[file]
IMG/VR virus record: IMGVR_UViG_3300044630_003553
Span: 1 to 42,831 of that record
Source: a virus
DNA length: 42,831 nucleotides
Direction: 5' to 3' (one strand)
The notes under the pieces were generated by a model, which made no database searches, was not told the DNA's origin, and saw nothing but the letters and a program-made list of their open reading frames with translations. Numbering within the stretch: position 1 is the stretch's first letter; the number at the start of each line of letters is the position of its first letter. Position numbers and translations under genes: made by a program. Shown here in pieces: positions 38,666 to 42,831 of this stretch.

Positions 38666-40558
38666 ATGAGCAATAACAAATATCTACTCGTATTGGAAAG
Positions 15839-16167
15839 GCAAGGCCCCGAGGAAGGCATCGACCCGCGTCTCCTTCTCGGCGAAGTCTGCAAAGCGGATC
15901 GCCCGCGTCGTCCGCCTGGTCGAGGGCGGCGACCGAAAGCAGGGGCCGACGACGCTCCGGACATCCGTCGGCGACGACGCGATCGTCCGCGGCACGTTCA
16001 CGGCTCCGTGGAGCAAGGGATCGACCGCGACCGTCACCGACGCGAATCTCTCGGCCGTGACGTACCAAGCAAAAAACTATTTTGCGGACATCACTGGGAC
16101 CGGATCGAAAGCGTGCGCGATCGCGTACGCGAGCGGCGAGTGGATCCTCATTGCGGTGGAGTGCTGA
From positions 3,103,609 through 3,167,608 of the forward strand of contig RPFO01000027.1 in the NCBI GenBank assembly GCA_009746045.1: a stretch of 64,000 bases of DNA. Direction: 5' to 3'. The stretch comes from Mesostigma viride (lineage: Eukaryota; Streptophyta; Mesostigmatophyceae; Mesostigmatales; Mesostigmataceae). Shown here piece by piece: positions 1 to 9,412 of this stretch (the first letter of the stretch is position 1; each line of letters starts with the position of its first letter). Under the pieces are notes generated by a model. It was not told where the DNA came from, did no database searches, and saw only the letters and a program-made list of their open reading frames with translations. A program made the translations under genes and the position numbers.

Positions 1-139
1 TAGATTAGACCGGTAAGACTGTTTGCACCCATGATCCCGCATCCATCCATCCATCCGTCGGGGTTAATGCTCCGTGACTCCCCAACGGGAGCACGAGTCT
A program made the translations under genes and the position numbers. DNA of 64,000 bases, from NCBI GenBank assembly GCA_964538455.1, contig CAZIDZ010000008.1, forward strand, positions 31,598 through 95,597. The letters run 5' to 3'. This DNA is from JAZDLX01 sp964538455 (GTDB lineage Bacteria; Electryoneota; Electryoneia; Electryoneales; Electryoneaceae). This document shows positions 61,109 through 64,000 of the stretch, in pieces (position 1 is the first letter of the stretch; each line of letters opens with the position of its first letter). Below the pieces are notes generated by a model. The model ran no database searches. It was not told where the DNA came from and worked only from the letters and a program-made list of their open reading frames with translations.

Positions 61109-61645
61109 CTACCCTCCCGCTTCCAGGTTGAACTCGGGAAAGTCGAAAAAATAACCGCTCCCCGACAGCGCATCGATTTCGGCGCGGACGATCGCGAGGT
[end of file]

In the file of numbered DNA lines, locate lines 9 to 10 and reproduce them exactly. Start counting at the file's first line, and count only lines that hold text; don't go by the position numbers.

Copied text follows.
Positions 15839-16167
15839 GCAAGGCCCCGAGGAAGGCATCGACCCGCGTCTCCTTCTCGGCGAAGTCTGCAAAGCGGATC